Black and poor women may decide who will be the next president of Brazil, while a white man who wants to be president will have to work for the rest of his life to gain the support of a key vote in a rigged election.
“The most democratic country in the world, as far as elections are concerned, can be described as being dominated by an unfair class. When it comes to how we elect the president, the fact remains that in Brazil they are not looking for representatives, they are looking for people to fill their own pockets,” said political scientist Tonduzio, who participated in a recent lecture by Brazilian Nobel Peace Prize laureate Least Concern.
The president of one of Brazil’s major newspapers is a socialist. And the author of a book about Brazil’s elections said, “the system is rigged.”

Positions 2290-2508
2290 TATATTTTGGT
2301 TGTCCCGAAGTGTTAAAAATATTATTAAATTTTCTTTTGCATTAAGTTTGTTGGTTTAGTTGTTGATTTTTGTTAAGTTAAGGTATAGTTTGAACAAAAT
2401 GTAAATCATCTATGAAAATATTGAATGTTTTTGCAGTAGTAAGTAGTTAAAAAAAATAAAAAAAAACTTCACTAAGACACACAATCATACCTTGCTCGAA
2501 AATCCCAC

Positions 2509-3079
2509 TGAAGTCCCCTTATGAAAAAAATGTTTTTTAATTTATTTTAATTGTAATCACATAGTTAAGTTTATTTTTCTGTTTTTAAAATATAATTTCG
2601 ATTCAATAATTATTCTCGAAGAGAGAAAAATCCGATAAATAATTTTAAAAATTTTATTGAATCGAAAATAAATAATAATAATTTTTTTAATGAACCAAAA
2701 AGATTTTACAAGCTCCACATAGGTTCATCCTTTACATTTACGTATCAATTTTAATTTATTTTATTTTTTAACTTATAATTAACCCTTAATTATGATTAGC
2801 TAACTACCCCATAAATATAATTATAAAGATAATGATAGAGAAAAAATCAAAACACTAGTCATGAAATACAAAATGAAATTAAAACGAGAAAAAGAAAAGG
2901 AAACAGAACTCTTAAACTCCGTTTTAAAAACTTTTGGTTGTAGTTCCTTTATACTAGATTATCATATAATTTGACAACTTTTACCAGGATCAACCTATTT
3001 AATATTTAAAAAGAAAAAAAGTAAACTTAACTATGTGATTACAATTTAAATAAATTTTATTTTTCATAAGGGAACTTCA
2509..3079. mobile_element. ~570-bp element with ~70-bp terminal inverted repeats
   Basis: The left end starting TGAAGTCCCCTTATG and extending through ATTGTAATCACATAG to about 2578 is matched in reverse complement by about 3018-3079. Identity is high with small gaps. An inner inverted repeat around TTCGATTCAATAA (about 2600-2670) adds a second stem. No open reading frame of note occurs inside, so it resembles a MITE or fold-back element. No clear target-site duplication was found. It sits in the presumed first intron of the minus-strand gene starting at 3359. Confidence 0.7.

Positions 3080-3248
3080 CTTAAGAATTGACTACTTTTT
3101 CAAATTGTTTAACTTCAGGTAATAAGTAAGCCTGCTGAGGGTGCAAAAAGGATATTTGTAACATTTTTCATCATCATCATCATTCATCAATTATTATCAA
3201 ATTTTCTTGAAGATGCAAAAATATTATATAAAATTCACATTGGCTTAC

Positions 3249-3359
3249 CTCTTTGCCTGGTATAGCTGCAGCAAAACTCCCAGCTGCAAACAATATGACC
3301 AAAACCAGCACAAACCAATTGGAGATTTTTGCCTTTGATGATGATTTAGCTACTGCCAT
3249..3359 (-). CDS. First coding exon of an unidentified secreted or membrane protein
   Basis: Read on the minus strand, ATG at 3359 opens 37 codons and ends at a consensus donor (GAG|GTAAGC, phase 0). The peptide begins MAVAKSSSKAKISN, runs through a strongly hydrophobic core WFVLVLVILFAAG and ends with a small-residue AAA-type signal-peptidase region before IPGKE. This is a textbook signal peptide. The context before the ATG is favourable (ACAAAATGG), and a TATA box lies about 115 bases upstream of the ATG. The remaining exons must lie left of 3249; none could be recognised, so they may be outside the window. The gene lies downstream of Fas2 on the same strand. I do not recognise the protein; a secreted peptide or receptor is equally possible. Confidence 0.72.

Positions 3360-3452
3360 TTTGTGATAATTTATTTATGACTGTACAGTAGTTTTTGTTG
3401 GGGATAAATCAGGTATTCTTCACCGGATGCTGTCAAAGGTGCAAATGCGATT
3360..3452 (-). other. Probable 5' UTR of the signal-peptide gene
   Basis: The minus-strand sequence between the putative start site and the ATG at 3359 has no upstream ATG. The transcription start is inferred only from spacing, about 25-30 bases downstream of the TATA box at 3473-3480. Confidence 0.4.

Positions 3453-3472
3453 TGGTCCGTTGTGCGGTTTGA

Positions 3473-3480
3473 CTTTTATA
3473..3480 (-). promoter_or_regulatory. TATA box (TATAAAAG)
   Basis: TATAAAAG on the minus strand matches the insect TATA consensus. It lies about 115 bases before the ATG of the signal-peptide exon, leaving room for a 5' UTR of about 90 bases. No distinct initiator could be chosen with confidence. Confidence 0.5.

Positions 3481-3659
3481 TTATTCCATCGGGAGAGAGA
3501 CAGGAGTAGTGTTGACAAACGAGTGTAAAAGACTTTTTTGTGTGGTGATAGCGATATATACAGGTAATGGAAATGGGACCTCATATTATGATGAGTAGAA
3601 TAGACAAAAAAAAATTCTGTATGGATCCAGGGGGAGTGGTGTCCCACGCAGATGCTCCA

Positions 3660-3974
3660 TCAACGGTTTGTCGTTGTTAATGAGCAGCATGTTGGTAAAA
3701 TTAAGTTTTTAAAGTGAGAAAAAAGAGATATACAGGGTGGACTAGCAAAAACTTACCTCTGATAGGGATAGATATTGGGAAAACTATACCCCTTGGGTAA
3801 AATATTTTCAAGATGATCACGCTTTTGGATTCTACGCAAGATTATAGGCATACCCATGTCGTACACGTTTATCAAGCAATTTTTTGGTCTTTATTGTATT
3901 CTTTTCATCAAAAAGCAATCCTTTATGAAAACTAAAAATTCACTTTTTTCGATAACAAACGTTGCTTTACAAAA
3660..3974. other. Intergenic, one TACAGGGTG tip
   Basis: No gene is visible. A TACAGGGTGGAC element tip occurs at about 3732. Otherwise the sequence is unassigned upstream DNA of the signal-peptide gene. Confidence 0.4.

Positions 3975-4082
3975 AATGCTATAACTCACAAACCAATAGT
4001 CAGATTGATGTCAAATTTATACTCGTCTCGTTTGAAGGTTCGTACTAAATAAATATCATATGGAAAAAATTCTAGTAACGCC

He explained that a presidential candidate only needs 18 percent of the vote to win.
That’s the main reason why the ruling Workers Party, which controls more than half the seats in the lower house, has won every election since 1992.
“We’re not elected, we’re brought into power by political parties,” Brazilian political scientist Nader Mestrin said, “But the ruling Workers Party wants to avoid losing or even winning elections so it’s prepared to rig the election.”
Brazilian President Michel Temer, who has presided over the impeachment trial of Brazilian President Dilma Rousseff on charges of violating budget rules, said that the way the country holds an election is “highly unconstitutional,” according to a Reuters report.
“The way the vote is conducted in Brazil today will not change,” Temer said. “We will conduct the vote the same way we conduct our elections.”
He added that his Justice Secretary, Rodrigo Janot, who is in charge of the impeachment process, was ordered by Rousseff to ensure that all votes would be kept secret, a point that Rousseff has argued is “undemocratic.”
But there are reports that a number